Tiny Houses are Big Bad Ideas
Why Tiny Houses are Big Bad Ideas
By: Tim Carter
I live in central New Hampshire (NH) on the west shore of Lake Winnisquam. This is the third-largest lake in NH. I kayak on the crystal-clear blue water as often as possible. The state of NH owns the 7.2 square miles of water but citizens own any islands that dot the lake.
Due east of my boat dock is a very small island that is less than 2,000 square feet in size. It’s about 50 feet in diameter. On this island is a tiny house. Several years ago I was kayaking on a glorious summer day and saw the owners outside eating lunch sitting at a picnic table near their dock.
“Hello! I’m Tim Carter. I live just across the lake from you. In the winter I often see a glow coming from your window that faces my house. Do you live here year-round?” The older couple invited me to come sit with them. They were like teenage sweethearts and had a strong glow about them. We chatted about how they do live on the island year-round. I was astonished, to say the least.
Their tiny house measured only 12 feet by 20 feet as best as I could estimate. That’s 240 square feet. It was smaller than a two-story shed I had built the previous year up above my leach field. I built my shed so it could be converted into a tiny house. I sell the Deluxe Two-Story Shed plans to folks on a regular basis. CLICK HERE to order my EXACT SHED plans.
After sharing a drink with them, I departed and kayaked around the other two larger islands. I couldn’t get my mind off how two people could live 365 days year in a nothing more than a very small cabin. As I paddled back to my dock, I decided to research how big the average log cabin was that settlers constructed in the 1700s.
It turns out the average size of a log cabin built in the Northeast was 16 feet long by 14 feet wide. That’s 224 square feet of living area.
Casting a Spell on You
Are you entranced with the concept of downsizing and moving into a tiny house? Think of how small your heating and cooling bills would be. Imagine how fast you could clean your entire house! Ponder how long it might be before you’d strangle your significant other unless you were constantly bumping beaks like the lovebirds that live across the lake from me.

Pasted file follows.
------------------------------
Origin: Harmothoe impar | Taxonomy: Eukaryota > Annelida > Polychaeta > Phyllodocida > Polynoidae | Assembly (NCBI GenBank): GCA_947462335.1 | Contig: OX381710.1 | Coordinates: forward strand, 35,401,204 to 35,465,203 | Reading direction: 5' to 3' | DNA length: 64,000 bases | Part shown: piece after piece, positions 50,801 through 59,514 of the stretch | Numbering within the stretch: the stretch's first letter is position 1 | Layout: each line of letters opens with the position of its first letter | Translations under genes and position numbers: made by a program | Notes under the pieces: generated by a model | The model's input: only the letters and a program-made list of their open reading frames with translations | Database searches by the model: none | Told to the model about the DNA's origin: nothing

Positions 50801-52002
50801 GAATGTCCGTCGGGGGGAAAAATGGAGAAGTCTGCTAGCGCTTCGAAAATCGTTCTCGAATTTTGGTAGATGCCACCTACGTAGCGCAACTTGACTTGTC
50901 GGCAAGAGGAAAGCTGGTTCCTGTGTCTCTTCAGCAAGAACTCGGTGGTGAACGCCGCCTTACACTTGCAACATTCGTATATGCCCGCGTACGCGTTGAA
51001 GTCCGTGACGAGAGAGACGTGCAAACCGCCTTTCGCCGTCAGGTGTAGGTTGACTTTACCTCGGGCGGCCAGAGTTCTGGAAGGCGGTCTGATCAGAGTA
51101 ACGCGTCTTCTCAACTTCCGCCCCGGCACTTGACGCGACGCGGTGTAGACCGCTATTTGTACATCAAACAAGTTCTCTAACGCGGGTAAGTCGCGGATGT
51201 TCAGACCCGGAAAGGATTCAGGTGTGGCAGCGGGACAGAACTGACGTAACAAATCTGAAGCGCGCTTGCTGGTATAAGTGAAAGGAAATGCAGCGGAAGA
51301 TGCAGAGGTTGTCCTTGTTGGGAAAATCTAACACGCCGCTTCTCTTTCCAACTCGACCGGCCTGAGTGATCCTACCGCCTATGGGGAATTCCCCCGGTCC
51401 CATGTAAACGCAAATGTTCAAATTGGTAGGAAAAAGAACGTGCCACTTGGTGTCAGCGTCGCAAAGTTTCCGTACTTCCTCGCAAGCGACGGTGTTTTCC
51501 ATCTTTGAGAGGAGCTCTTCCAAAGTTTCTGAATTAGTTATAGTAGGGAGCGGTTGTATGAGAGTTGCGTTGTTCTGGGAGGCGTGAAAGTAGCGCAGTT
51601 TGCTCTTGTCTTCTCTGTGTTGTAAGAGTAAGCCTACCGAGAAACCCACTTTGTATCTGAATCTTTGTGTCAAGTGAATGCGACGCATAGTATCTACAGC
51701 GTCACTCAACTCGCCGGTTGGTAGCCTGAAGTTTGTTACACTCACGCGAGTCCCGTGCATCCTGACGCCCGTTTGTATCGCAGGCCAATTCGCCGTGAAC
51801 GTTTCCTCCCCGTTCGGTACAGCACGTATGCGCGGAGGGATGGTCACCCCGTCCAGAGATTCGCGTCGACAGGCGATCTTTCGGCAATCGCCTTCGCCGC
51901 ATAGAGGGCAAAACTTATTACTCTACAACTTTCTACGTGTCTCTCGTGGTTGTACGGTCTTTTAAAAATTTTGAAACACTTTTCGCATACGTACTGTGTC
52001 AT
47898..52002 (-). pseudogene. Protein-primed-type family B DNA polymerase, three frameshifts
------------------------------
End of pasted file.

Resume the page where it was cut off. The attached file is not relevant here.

There are all sorts of advantages to living in a tiny house. We already know it’s possible as our ancestors did it. There are also many disadvantages of compacting your lifestyle into a space not much bigger than a motel room.
The best way, in my opinion, to test your ability to survive in a tiny house is to rent a travel camper for a week. Take it to a local campground and hook it up to the on-site utilities allowing you all the comforts of electricity, running water, and sewer. Keep in mind not all campgrounds have a sewer connection. Without this important convenience, you’ll be stunned by how fast you’ll fill up your onboard sewage holding tank.
The Tiny House Experiment
My guess is you’ll discover the first day is somewhat fun and interesting. You’ll marvel at how the camper designers have made use of every cubic inch of storage space. This is very important to do in tiny houses as well.
If you conduct this test solo, you’ll have a much better chance of survival. If you have a partner, I predict by the late afternoon of the second day thoughts will cross your mind about what excuse you can make to take a hike or make your sixth trip of the day to the campground general store.
Google Search: How to Poison Someone
By midweek a large tear will develop in the social fabric of your relationship. The smallest character flaw will balloon into grounds for a divorce. Your mood will darken like the black clouds that barrel towards you just before a violent severe storm strikes.
My guess is that on the fifth day, you’ll be calling the camper rental office to see if you can get a discount for returning the camper two days early. Your nerves will be as raw as a fresh trout you snagged from the campground lake.
What are you going to do with all your stuff? Do you park your car and pickup truck outside because your garage looks like a hoarder’s Paradise? When you make the decision to live in a tiny house, all your stuff becomes flotsam and jetsam as you hand the keys of your large traditional home to the new owner. Think long and hard about how you can live without all your books, memorabilia, countless clothes, shoes, Christmas decorations, etc.
The Dream Crusher
You now know why my moniker around the Carter home is the Dream Crusher. I didn’t come up with the nickname, my kids did. Every time they’d float some idea at the dinner table, I’d start to ask questions. It was the realist in me.
I’m also old enough to remember the craze about geodesic dome houses, A-frames, and several other housing fads. If you notice, you don’t see many of those around where you live. There’s a reason. I believe the tiny house fad has also floundered on the reef of silly ideas. If I’ve crushed your dream of living in one, trust me, you’ll thank me at some point.